Bartel, Norbert

Norbert Bartel

Full Professor
Distinguished Research Professor
Ph.D. (Bonn)
bartel@yorku.ca

Department(s): Physics and Astronomy

Office: 331 Petrie Science & Engineering Building (PSE)
Phone: (416)736-2100 ext. 55424

Research Fields
Astronomy and Astrophysics, Planetary Physics

Graduate Program Appointment
Full Member: Eligible to supervise M.Sc. or Ph.D.

Research Types
Computational, Experimental


Research specialization
Supernovae and their remnants; Pulsars; Active Galactic Nuclei; Observational tests of general relativity; Radio continuum astronomy; Very Long Baseline Interferometry.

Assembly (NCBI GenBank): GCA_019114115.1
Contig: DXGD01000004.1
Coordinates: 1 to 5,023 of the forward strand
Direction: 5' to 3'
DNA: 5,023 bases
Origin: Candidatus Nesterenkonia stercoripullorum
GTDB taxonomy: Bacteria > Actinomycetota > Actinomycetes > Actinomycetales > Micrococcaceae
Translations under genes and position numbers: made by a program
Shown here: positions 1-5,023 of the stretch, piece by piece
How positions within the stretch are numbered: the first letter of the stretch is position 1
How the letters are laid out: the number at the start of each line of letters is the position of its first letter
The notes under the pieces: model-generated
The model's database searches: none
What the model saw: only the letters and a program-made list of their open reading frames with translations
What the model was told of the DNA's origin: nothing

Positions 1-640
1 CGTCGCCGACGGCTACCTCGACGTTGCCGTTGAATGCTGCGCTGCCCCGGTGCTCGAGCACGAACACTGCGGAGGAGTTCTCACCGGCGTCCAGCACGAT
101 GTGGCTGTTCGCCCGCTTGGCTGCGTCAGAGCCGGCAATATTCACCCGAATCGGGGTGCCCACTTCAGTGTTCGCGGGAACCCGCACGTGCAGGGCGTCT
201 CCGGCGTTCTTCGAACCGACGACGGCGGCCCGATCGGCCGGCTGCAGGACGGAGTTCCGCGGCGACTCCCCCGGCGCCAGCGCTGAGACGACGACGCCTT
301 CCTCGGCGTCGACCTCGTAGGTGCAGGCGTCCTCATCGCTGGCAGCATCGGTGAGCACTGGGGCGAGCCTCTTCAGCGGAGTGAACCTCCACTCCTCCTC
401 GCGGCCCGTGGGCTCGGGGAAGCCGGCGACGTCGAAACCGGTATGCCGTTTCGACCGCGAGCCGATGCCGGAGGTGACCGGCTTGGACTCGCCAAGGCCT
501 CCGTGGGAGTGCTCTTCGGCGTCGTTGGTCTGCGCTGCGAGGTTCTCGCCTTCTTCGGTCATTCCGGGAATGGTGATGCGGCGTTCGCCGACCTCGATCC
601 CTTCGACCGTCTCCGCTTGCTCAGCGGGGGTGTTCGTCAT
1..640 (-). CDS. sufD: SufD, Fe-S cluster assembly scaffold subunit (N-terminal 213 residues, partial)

I study galactic and extragalactic compact, celestial sources of radio waves such as supernovae, pulsars, black hole candidates, radio stars and the powerful cores of radio galaxies and quasars. With the technique of very-long-baseline interferometry (VLBI) and a network of several large radio telescopes girdling the globe, it is possible to image the areas of activity of these sources and determine their positions with an angular resolution 1,000 times better than with any optical telescope on Earth. In particular, this allows us to make sequences of images of young, rapidly expanding supernovae, study the interaction of their shock fronts with the circumstellar medium, search for pulsars in their centres and compose the results in a "movie of an exploding star." As a spin-off, we obtain vital information for determining the distance to the host galaxy, which helps to anchor the extragalactic distance scale. We have developed a novel data acquisition system for phase-coherent baseband recording of pulsars to complement our VLBI observations and extend our studies to searches for new millisecond pulsars and their possible companion planets and black holes. Also, we investigate the cosmological jets of energetic particles which emanate from the active centers of so-called superluminal radio galaxies and quasars with speeds that appear to be faster than the speed of light. These studies help us to understand the physics of the immediate environment of these centres which are believed to be supermassive black holes.